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Schools can now be used as vaccine centers. But does it help given the shortage?

A volunteer receiving a shot in a coronavirus vaccine trial.
California schools get a thumbs-up as vaccination sites, but it could be a while before there are vaccine doses to send to campuses. In this March 2020, photo, a man receives a shot in the first-stage safety study clinical trial of the Moderna vaccine for COVID-19 in Seattle.
(Ted S. Warren / Associated Press)

Schools can be used as COVID-19 vaccine centers under new state guidelines, but they’ll have to apply to health authorities for the role — and the more pressing issue is the shortage of doses, not the lack of inoculation sites.

The ability to use campuses for vaccinations has been the subject of an assertive push by local school officials, especially Los Angeles schools Supt. Austin Beutner, who made the issue a central focus of a briefing this week.

“We welcome the interest from schools,” the health department said this week in written responses to questions from The Times. The department also noted that there would be challenges to setting up campuses for this purpose, including proper storage of the vaccines in regular or ultra-cold freezers, depending on the vaccine, and the chain of documentation.

“The complexity of issues including cold-chain requirements and the significant documentation requirements with the state database platform means it might not be ideal for all districts,” the department said. “Districts with already operating vaccination programs would have an easier time adopting and implementing these requirements.”

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L.A. County officials said they “are working with several districts in trying to set these up and will publicize [them] once plans are finalized,” the department stated. The goal would be to have these prepared to launch by early February, “when we expect to begin giving vaccine to Phase 1b which includes the education sector.”

In this arena, L.A. Unified has an advantage: It already oversees 12 campus-based health clinics that have administered other vaccines. The district’s internal coronavirus testing program — a $150-million effort — also has created a districtwide infrastructure that could be used to screen participants, set up appointments and track those who have been vaccinated. Both vaccines currently authorized require a second dose three to four weeks after the first.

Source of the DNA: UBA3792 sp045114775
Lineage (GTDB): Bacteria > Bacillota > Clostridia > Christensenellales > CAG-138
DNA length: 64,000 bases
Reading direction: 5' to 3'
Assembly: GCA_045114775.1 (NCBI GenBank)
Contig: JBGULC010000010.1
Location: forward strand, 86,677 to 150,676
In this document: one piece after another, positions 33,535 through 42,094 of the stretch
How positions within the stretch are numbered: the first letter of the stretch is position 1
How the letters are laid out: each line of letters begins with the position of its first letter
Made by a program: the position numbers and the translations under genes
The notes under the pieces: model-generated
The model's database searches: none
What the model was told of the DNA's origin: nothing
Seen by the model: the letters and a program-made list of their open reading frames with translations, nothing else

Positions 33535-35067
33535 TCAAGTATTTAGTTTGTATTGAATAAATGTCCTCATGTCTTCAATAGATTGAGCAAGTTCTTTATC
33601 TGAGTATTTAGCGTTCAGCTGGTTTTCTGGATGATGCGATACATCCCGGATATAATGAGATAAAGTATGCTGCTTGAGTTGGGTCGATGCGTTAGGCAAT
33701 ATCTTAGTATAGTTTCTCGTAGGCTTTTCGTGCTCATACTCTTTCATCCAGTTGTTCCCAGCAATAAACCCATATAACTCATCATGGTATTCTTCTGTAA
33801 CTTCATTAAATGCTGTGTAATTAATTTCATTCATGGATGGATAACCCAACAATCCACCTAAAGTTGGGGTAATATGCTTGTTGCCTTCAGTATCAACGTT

The major barrier to school-based clinics in the short term is the availability of vaccine doses.

The distribution of doses to L.A. County has varied from week to week, but on average, the department is receiving between 110,00 to 160,000 doses weekly. For next week, the county has about 144,000 doses. An estimated 73% of those will be needed for second doses, leaving fewer than 39,000 for those seeking their first dose.

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By way of comparison, there are about 750,000 health care workers in L.A. County and about 1.4 million people who are 65 and older — all of whom are eligible to receive the vaccine.

Some experts have warned that it could be June before everyone 65 or older has access to a vaccine, which means a similar backlog could unfold for teachers.

The vast majority of L.A. County students have not returned to campus for classes since last March, when the pandemic resulted in campus shutdowns. And county health officials have strongly urged schools not to provide in-person services through January.

School districts wishing to provide vaccines — both as a public service and as a means to get campuses reopened sooner — would have to register with the state.

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But there also are options for districts that lack the resources or experience to set up their own immunization infrastructure.

“Schools and districts can also consider partnering with a nearby community clinic or other organization already up and running as a vaccination site to support distribution of vaccine at the school site and/or for their school staff,” L.A. County representatives noted in their response.

That approach is playing out in some places, including in Long Beach, which has its own health department, and plans to provide immunizations to teachers beginning next week.

The vaccination outlook for teacher varies from county to county.

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In Mariposa County, in the western foothills of the Sierra Nevada, the Mariposa County Unified School District began inoculating staff and teachers late last week, said Supt. Jeff Aranguena.

The district has about 1,700 students and 300 staff.

Initially, about two-thirds of staff signed up to take vaccines, a figure that has now climbed to 70%. The first dose of the vaccine should be administered for all who want it by the end of the month, Aranguena said.

Times staff writer Melissa Gomez contributed to this report.


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